BEIJING (Reuters) - The earthquake that devastated southwest China has left many dams badly damaged, posing an unknown threat of collapse and flooding made worse by poor management and information, the country’s water minister said.
In Sichuan and Chongqing, at least 17 reservoirs have been damaged, with some dams cracked or leaking water since the quake struck on Monday, according to state media. Several are on the Min River, which tumbles through the worst-hit areas between the Tibetan plateau and the Sichuan plain.
Chinese state media said troops rushed to repair cracks in the Zipingpu Dam in Sichuan province caused by the earthquake on Monday. The dam is now deemed structurally stable.
An official from Huaneng Power Group told state television on Thursday that contact had finally been made with 110 people trapped at the Taipingyi hydropower plant near the badly damaged city of Yingxiu, but would have to evacuate them by air.
“The big problem is the dam faces a danger of collapsing and the water level has kept rising,” Zhang Ping told CCTV.
Water Resources Minister Chen Lei said such damage was widespread and sounded far from assured in comments put on the ministry Web site (www.mwr.gov.cn) on Thursday.
“Especially in Sichuan province, there are many dams, damage from the quake is extensive and the hazards are unclear,” Chen said in a speech to officials a day earlier.
“Blockage of waterways can be extremely sudden, and draining them is difficult.”
And the minister blamed more than nature for the dangers.
“Because the management systems of hydro-power stations is not smooth and information channels are blocked, the extent of their damage is unclear,” Chen said.
The mountainous western half of Sichuan has been a magnet for hydro-power projects, hoping to profit from China’s huge thirst for energy.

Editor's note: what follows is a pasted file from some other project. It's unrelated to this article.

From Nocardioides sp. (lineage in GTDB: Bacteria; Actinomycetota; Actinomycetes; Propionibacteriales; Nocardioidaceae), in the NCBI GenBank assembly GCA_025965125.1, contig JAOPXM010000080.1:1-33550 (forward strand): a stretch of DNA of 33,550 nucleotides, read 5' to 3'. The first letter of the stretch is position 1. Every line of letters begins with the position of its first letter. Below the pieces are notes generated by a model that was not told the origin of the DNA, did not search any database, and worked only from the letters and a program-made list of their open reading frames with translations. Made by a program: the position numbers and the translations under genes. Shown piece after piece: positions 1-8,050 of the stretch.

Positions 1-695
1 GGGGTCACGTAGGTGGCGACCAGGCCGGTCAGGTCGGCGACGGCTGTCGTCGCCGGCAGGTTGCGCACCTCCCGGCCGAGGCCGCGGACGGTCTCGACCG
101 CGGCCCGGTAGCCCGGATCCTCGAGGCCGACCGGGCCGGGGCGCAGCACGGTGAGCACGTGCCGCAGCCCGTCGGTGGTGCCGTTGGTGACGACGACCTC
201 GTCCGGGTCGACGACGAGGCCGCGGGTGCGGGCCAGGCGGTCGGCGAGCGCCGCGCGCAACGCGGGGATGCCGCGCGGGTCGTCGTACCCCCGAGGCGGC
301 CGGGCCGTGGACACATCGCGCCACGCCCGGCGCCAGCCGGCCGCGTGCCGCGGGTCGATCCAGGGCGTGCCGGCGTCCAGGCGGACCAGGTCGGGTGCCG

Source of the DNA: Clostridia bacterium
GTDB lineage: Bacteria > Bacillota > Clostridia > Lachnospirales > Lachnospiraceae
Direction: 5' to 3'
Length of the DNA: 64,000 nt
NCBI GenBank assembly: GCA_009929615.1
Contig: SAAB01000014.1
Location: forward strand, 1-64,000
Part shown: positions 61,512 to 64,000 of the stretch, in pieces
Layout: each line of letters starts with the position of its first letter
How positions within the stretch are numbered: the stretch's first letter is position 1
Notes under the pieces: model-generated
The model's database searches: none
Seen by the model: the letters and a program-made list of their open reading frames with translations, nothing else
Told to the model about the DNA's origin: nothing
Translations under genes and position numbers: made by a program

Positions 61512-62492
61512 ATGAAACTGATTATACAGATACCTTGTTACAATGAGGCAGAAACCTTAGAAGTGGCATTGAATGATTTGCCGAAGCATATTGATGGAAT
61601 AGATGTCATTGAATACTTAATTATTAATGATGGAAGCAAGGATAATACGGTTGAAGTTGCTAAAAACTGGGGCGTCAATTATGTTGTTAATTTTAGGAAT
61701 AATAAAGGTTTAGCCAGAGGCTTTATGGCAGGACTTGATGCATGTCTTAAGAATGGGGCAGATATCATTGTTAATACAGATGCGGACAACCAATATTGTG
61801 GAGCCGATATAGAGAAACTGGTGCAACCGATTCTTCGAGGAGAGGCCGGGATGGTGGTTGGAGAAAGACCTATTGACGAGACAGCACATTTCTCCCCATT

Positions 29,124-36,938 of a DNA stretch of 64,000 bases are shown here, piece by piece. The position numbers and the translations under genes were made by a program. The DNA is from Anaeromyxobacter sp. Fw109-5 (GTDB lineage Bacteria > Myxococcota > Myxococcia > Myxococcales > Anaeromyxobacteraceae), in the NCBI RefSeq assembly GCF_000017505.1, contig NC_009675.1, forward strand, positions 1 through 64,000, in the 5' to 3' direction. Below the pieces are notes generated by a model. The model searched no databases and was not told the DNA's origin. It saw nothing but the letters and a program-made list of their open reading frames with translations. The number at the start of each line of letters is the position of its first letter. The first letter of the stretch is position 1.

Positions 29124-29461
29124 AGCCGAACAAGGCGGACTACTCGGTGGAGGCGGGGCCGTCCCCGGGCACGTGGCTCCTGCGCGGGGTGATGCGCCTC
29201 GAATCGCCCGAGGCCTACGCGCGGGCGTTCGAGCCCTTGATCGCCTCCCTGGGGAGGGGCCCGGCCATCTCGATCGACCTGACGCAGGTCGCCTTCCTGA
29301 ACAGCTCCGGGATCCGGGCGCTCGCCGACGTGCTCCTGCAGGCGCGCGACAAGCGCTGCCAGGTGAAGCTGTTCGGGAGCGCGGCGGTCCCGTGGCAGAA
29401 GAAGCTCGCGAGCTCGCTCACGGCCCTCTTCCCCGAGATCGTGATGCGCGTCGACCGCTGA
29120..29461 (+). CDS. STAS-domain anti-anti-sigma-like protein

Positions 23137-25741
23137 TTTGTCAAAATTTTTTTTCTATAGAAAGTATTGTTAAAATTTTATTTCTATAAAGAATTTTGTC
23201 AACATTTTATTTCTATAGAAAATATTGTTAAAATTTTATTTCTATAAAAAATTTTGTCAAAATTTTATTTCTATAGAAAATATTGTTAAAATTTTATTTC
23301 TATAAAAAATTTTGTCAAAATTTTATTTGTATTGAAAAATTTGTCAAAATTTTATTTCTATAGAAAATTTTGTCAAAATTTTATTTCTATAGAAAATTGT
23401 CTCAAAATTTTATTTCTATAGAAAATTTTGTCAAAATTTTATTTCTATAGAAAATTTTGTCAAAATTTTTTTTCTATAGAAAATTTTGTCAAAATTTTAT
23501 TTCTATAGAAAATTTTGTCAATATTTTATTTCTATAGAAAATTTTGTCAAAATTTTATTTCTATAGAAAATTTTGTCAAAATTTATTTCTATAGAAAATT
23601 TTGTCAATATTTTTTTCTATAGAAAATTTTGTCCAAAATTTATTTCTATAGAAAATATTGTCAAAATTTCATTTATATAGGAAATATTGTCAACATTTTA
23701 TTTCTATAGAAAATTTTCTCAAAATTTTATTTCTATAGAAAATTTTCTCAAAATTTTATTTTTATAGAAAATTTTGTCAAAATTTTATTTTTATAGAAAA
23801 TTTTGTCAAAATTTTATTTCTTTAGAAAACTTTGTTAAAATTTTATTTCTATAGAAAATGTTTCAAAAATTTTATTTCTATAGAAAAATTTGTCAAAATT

As China struggles to cope with what Xinhua news agency said could be a death toll of more than 50,000, the vulnerable dams are an additional threat. One burst could unleash a cascade that threatens other dams and residential areas.
A second threat is water backing up behind landslides. At least two rivers -- the Jialing in southeast Gansu, which flows into Chongqing, and the Jian river near Beichuan, one of the worst-hit cities -- are blocked in this way.
“The river looked completely dry, and there were landslides into the riverbed beyond the town,” said John Garnaut, a reporter for the Sydney Morning Herald visiting Beichuan.
Earlier on Thursday, fears that the river could burst and inundate the flattened town forced rescuers to briefly suspend work and evacuate to higher ground, media reported.
Chen ordered officials to put in place plans to evacuate endangered people if dams threatened to burst.
Water has been released from the damaged Zipingpu reservoir, to avoid “disaster” to the city of Dujiangyan downstream if it burst, the water ministry said on Wednesday.
Additional reporting by Lucy Hornby; editing by Nick Macfie and Andrew Roche